This week’s article is by Ben Gladd. Ben earned his M.A. and Ph.D. at Wheaton College. He is Associate Professor of New Testament at Reformed Theological Seminary. He frequently teaches in The Refuge and Covenant classes at Highlands. His most recent book is The Story Retold: A Biblical-Theological Introduction to the New Testament



These are trying times for us on all sorts of levels—loss of employment, pandemic, and racial tensions, to name a few. Two areas of life that address our needs in the current climate and, well, in any climate are loving one’s neighbor and calm devotion to Scripture.

The famous parable of the good Samaritan (Luke 10:30-36) answers the question posed by the expert in the law: “who is my neighbor?” (10:29b). The parable contains four notable characters—the beaten man (Jew? Gentile?), a priest, a Levite, and a Samaritan. The priest and the Levi embody the upper echelon of Jewish culture, whereas the Samaritan is an individual despised by the Jews (see comments on John 4:1-26). The priest and the Levite “pass by on the other side” of the beaten man (10:31, 32). Commentators often point out that these two individual are probably maintaining ritual purity (see Lev 22:4; Num 19:13; 31:19). They are far more concerned about the scruples of ritual over the life of an individual. We are not far removed from Jesus’ question to the Pharisees in 6:9: “Which is lawful on the Sabbath: to do good or evil, to save a life or to destroy it?” The parable must also be understood in light of successful mission of the seventy-two disciples (10:1-17) and Luke’s gospel at large. The kingdom is blooming in the nations, and all those within the covenant community must recognize God’s new phase of redemption.

After Jesus delivers the parable, he asks the expert in the law “which of these three do you think was a neighbor…?” (10:36). Perhaps reluctantly, the expert is forced to admit that it was the Samaritan, the “one who had mercy” on the beaten man (10:37). The parable is prefaced with the imperative to “do this” (10:28), i.e., the commandments of Deut 6:5 and Lev 19:18, and concludes with another imperative to “Go and do likewise” (10:37b). Leviticus 19, too, requires the Israelites to care for a “foreigner residing among” them and to “love them” (Lev 19:33-34). In sum, while this scholar many know the ins and outs of the Old Testament, he must practice what he preaches, regardless of a person’s ethnicity. A truly careful reader of Israel’s law would have.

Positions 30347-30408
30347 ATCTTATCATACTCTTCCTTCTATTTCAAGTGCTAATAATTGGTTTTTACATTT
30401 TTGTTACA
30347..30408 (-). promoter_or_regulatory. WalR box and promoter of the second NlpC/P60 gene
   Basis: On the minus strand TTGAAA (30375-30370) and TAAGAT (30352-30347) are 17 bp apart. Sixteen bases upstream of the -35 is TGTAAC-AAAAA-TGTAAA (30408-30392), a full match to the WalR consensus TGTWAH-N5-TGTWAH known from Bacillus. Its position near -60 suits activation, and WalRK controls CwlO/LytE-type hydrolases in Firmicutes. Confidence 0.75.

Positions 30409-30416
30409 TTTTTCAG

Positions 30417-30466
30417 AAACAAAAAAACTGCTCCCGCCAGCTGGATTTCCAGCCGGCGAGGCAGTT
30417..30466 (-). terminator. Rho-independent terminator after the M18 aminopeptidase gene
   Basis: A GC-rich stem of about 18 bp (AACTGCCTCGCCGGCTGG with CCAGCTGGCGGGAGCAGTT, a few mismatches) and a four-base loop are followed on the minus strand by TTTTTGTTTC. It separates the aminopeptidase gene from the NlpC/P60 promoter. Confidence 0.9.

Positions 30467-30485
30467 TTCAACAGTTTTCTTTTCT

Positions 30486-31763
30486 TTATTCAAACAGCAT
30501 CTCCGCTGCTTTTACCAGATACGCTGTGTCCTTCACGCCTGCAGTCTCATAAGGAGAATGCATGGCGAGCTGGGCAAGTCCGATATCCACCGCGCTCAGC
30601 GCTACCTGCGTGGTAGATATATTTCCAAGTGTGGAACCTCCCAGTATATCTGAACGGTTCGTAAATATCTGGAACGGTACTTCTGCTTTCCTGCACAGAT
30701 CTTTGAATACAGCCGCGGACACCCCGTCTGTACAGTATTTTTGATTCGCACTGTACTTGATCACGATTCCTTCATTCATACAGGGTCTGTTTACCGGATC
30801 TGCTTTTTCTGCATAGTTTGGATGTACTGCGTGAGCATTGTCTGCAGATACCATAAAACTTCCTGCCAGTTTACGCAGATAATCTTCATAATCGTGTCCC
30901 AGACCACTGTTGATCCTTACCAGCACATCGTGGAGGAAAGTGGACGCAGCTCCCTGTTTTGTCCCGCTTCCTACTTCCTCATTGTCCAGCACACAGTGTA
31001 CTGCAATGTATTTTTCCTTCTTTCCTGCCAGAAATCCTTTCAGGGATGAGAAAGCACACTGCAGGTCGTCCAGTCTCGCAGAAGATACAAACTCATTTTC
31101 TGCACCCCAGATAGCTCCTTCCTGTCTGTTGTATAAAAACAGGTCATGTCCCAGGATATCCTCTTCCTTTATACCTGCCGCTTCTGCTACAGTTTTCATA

Luke places the account of Mary and Martha following Jesus’ interaction with the expert in the law. While Luke only identifies the location as a “village,” this account probably took place in Bethany, where Lazarus, Mary, and Martha live (see John 11:1-44; 12:1-11). The juxtaposition arrests the reader. Martha’s frenetic behavior stands in contrast to Mary “sitting at the Lord’s feet listening to what he said” (10:39). We find the same idea in Acts 22:3 when Paul recounts his upbringing in Jerusalem “at the feet of Gamaliel” and being “educated.” In both cases, sitting at the feet is associated with learning. In stark contrast to the expert in the law who interrogates Jesus (10:25), Mary sits at the feet of her Lord and submits herself to his kingdom message. Two women who do not enjoy a great deal of social standing in the first-century Jewish culture, stand in sharp relief to the popular expert in the law.

We would do well on both counts in these difficult days: love our neighbor and sit at the feet of our Savior.